# #MonthOfJulia Day 12: Parallel Processing

As opposed to many other languages, where parallel computing is bolted on as an afterthought, Julia was designed from the start with parallel computing in mind. It has a number of native features which lend themselves to efficient implementation of parallel algorithms. It also has packages which facilitate cluster computing (using MPI, for example). We won’t be looking at those, but focusing instead on coroutines, generic parallel processing and parallel loops.

## Coroutines

Coroutines are not strictly parallel processing (in the sense of “many tasks running at the same time”) but they provide a lightweight mechanism for having multiple tasks defined (if not active) at once. According to Donald Knuth, coroutines are generalised subroutines (with which we are probably all familiar).

Under these conditions each module may be made into a coroutine; that is, it may be coded as an autonomous program which communicates with adjacent modules as if they were input or output subroutines. Thus, coroutines are subroutines all at the same level, each acting as if it were the master program when in fact there is no master program. There is no bound placed by this definition on the number of inputs and outputs a coroutine may have.
Conway, Design of a Separable Transition-Diagram Compiler, 1963.

Coroutines are implemented using produce() and consume(). In a moment you’ll see why those names are appropriate. To illustrate we’ll define a function which generates elements from the Lucas sequence. For reference, the first few terms in the sequence are 2, 1, 3, 4, 7, … If you know about Python’s generators then you’ll find the code below rather familiar.

julia> function lucas_producer(n)
a, b = (2, 1)
for i = 1:n
produce(a)
a, b = (b, a + b)
end
end
lucas_producer (generic function with 1 method)


This function is then wrapped in a Task, which has state :runnable.

julia> lucas_task = Task(() -> lucas_producer(10))
:runnable


Now we’re ready to start consuming data from the Task. Data elements can be retrieved individually or via a loop (in which case the Task acts like an iterable object and no consume() is required).

julia> consume(lucas_task)
2
1
3
println(n)
end
4
7
11
18
29
47
76


Between invocations the Task is effectively asleep. The task temporarily springs to life every time data is requested, before becoming dormant once more.

It’s possible to simultaneously set up an arbitrary number of coroutine tasks.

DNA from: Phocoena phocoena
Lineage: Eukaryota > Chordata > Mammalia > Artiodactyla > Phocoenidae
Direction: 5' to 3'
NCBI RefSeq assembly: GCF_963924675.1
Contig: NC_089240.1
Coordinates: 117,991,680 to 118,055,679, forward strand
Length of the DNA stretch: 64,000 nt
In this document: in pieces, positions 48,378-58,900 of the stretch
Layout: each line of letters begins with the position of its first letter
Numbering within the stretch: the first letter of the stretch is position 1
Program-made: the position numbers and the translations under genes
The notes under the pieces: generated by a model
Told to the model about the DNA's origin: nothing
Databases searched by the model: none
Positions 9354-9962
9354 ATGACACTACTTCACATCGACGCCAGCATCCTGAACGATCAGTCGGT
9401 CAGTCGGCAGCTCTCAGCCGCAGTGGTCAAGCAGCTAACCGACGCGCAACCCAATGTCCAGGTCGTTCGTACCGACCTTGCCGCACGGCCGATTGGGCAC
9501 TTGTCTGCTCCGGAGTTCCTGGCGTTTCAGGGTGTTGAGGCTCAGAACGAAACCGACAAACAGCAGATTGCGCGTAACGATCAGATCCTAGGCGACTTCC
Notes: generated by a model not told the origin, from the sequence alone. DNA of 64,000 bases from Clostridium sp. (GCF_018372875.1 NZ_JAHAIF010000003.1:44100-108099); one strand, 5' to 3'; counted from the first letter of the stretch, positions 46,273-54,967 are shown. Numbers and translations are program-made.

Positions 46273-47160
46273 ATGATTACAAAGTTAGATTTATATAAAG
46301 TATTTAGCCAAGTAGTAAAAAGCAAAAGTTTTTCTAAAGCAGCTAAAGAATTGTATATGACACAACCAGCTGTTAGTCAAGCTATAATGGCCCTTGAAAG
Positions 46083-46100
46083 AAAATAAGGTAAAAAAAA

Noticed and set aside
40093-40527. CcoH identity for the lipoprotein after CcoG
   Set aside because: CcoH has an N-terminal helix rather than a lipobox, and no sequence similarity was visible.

## Parallel Processing

Coroutines don’t really feel like “parallel” processing because they are not working simultaneously. However it’s rather straightforward to get Julia to metaphorically juggle many balls at once. The first thing that you’ll need to do is launch the interpreter with multiple worker processes.

\$ julia -p 4


There’s always one more process than specified on the command line (we specified the number of worker processes; add one for the master process).

julia> nprocs()
5
julia> workers()                           # Identifiers for the worker processes.
4-element Array{Int64,1}:
2
3
4
5


We can launch a job on one of the workers using remotecall().

julia> W1 = workers()[1];
julia> P1 = remotecall(W1, x -> factorial(x), 20)
RemoteRef(2,1,6)
julia> fetch(P1)
2432902008176640000


@spawn and @spawnat are macros which launch jobs on individual workers. The @everywhere macro executes code across all processes (including the master).

julia> @everywhere p = 5
julia> @everywhere println(@sprintf("ID %d: %f %d", myid(), rand(), p))
ID 1: 0.686332 5
From worker 4:	ID 4: 0.107924 5
From worker 5:	ID 5: 0.136019 5
From worker 2:	ID 2: 0.145561 5
From worker 3:	ID 3: 0.670885 5


## Parallel Loop and Map

To illustrate how easy it is to set up parallel loops, let’s first consider a simple serial implementation of a Monte Carlo technique to estimate π.

julia> function findpi(n)
inside = 0
for i = 1:n
x, y = rand(2)
if (x^2 + y^2 <= 1)
inside +=1
end
end
4 * inside / n
end
findpi (generic function with 1 method)


The quality of the result as well as the execution time (and memory consumption!) depend directly on the number of samples.

julia> @time findpi(10000)
elapsed time: 0.051982841 seconds (1690648 bytes allocated, 81.54% gc time)
3.14
julia> @time findpi(100000000)
elapsed time: 9.533291187 seconds (8800000096 bytes allocated, 42.97% gc time)
3.1416662
julia> @time findpi(1000000000)
elapsed time: 95.436185105 seconds (88000002112 bytes allocated, 43.14% gc time)
3.141605352


The parallel version is implemented using the @parallel macro, which takes a reduction operator (in this case +) as its first argument.

julia> function parallel_findpi(n)
inside =  @parallel (+) for i = 1:n
x, y = rand(2)
x^2 + y^2 <= 1 ? 1 : 0
end
4 * inside / n
end
parallel_findpi (generic function with 1 method)


There is some significant overhead associated with setting up the parallel jobs, so that the parallel version actually performs worse for a small number of samples. But when you run sufficient samples the speedup becomes readily apparent.

julia> @time parallel_findpi(10000)
elapsed time: 0.45212316 seconds (9731736 bytes allocated)
3.1724
julia> @time parallel_findpi(100000000)
elapsed time: 3.870065625 seconds (154696 bytes allocated)
3.14154744
julia> @time parallel_findpi(1000000000)
elapsed time: 39.029650365 seconds (151080 bytes allocated)
3.141653704


For reference, these results were achieved with 4 worker processes on a DELL laptop with the following CPU:

root@propane: #lshw | grep product | head -n 1
product: Intel(R) Core(TM) i7-4600M CPU @ 2.90GHz


More information on parallel computing facilities in Julia can be found in the documentation. As usual the code for today’s Julia journey can be found on github.

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